11 ways to find money

My kids get a kick out of finding coins on the street and saving money. I’d say we easily find $1+ each week in coins on the street. If you are looking for loose change, here are 11 ways to find it.

Within the home:
1.) Between lounge cushions
Pull out all your lounge cushions to check under and between them for loose change. Often we sit down and money slips out of our pockets into the abyss that is our lounge.

2.) In clothing
Check every pocket of every item of clothing you own. It’s not uncommon for me to find money in the washing machine (I don’t check my family’s pockets), or to find a note in a jacket the next time I wear it. Check your clothes.

3.) Under furniture
Go on a hunt under beds, lounges, desks and appliances like your fridge. Once, when I was a teenager I moved my stereo and found $70. It had been missing for over a month, I thought I had lost it then there it was. Maybe if I kept my desk clean back then it wouldn’t have been pushed under the desk by all the other junk on it?

4.) Purses or bags
Go through every pocket and section of every wallet, purse and bag you own. Check the lining for holes and see if any money has slipped through to get stuck between the outer layer of the bag and the lining.

5.) Key tray
If you have somewhere you throw your keys such as a key tray, chances are coins have been thrown in at some point too.

6.) Clean out your carĀ 
Every time I clean my car I find coins. In my house, if I am doing the cleaning and I find the money, I keep the money (unless it’s a large amount or I know exactly who it belongs to.) Currently, this money is going in a little jar in my bedside table drawer for a holiday for the family.

As a kid, my parents once said I could keep any money I found from cleaning out the car. In our Tarago we had a mini fridge between the front seats. It had stuff spilled in it and needed a good clean. When I lifted the bottom tray, underneath were coins that had slipped to the bottom. All up I had over $10, which for a kid in the 90s felt like $100! Clean your car!

Outside the home:
7.) Footpaths and gutters
Most of the coins we find are on the footpath and in the gutter. It’s simply a matter of keeping an eye out for them. When I spot the money if it is over $2, it gets split between my kids. If it is under $2 they take it in turns to be the one who gets the money. They always ask me to transfer the money straight to their bank account anyway. 5c pieces and $2 coins have been the most common coins we’ve found.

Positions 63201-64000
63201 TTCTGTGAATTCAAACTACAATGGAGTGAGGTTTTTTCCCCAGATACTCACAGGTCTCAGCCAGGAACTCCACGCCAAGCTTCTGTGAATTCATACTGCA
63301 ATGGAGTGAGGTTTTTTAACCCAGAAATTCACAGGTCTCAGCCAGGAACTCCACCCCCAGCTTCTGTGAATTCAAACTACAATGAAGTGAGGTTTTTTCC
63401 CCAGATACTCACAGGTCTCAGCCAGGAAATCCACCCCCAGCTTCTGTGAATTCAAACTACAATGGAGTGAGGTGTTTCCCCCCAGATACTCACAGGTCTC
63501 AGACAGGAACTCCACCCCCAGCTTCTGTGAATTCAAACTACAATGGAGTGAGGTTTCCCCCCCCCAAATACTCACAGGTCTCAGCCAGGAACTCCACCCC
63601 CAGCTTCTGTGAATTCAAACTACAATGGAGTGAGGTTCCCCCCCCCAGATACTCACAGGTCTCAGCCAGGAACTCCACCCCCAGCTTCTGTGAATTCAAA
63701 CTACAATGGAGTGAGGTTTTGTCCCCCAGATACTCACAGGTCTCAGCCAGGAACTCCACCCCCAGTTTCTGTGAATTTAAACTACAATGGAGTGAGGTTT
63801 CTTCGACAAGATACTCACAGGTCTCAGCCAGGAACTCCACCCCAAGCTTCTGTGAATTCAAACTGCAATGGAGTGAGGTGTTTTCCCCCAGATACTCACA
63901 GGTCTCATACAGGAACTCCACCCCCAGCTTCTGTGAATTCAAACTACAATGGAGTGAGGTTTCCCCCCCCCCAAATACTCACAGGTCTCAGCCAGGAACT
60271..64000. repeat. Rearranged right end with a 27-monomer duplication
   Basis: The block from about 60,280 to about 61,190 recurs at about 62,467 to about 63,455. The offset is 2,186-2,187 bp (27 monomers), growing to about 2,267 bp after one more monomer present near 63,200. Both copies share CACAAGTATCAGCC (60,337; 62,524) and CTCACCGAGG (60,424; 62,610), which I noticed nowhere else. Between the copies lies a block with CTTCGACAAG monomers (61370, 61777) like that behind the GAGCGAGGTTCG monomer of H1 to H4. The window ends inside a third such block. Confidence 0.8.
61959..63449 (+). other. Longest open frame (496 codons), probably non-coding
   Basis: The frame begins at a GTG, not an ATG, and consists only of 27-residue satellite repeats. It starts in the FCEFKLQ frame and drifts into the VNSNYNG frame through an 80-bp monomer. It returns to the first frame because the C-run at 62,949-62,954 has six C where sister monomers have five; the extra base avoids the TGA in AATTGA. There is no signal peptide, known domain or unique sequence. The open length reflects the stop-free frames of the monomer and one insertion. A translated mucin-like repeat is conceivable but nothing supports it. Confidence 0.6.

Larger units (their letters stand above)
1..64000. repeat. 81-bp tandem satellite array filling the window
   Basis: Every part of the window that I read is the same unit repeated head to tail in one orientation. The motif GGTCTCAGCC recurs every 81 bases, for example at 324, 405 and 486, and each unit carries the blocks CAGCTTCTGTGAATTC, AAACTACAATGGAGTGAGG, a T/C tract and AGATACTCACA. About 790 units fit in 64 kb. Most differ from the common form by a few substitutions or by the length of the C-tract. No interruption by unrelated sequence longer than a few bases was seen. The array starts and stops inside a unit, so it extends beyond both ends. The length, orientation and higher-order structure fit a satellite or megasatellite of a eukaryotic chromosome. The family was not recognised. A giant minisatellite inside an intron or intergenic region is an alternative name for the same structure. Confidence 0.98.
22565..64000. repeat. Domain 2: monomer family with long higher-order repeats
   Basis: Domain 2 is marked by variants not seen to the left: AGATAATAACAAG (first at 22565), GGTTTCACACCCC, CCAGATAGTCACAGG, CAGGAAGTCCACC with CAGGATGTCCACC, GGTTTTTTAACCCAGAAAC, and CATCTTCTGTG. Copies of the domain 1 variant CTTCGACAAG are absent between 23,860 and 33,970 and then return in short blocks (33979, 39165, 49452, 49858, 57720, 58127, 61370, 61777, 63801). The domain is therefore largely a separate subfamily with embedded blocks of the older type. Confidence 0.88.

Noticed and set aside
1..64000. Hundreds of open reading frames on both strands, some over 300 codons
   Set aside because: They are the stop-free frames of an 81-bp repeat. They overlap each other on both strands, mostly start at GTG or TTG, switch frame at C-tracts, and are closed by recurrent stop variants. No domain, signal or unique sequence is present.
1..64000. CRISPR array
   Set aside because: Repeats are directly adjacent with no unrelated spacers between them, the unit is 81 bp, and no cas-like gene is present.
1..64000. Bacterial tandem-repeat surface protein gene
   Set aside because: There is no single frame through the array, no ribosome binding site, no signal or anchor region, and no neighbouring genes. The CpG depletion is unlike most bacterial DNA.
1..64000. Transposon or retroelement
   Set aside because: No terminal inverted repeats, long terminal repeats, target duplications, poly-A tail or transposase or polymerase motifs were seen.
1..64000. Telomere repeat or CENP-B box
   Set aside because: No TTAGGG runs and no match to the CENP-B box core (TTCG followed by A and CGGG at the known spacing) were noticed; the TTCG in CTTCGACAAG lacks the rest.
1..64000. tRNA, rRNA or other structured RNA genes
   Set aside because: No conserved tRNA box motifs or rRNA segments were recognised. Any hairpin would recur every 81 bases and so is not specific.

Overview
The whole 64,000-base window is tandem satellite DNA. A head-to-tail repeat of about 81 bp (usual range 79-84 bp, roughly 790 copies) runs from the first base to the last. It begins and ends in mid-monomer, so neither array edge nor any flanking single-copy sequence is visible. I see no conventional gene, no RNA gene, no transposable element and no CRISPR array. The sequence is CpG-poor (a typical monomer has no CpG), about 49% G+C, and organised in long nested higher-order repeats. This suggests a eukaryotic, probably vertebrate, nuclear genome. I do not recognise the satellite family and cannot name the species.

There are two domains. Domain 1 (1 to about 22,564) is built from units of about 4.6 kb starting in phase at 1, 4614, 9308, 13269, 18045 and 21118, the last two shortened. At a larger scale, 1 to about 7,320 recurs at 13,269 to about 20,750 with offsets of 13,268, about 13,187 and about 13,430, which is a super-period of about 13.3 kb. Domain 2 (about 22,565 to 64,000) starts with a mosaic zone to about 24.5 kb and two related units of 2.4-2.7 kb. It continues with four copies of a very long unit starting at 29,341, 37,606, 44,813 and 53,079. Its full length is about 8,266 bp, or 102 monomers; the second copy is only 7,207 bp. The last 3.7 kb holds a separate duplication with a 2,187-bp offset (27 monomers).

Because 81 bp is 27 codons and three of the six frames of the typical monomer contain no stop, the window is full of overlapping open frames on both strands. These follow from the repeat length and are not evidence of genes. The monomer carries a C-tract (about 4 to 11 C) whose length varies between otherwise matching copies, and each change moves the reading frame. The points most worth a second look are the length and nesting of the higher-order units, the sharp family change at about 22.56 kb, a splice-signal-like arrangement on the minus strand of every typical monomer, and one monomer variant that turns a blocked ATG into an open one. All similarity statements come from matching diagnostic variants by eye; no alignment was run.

8.) Payphones
Yes, they still exist! Although, they are rarely used now and harder to find. Check the returned coin slot, plus around the phone box. I remember as a kid one of our friends was checking every phone box we saw. She was so focused on the coin slot, she didn’t realise she stepped on money on the ground. Look everywhere!

9.) Vending machines
Like payphones, check the change slot, but also look underneath and on top of the machines for coins. Locations such as these people are likely to drop the money and sometimes people put things on top of machines while they get everything sorted and forget to grab it all.

10.) Checkouts
Many people drop money around checkouts. If you look on the ground or nearby you’ll often find coins. In general, if I see coins here I give them to the cashier. I’d hate their register to be short and during busy times if money gets dropped, they often take the change out of the register and will look for the dropped change later. In fast food places, staff are made to go out to the drive through and pick up any coins too.

11.) Metal detecting
I have never done this, but it looks like fun. You mostly turn up bottle caps and there is the initial outlay of the metal detector first, but it can be a family hobby, metal detecting at the beach or park.

Where do you find loose change?

Side note: if you find a large amount of money, hand it into the police.

You might also like the free PDF 51 Ways To Make Money.

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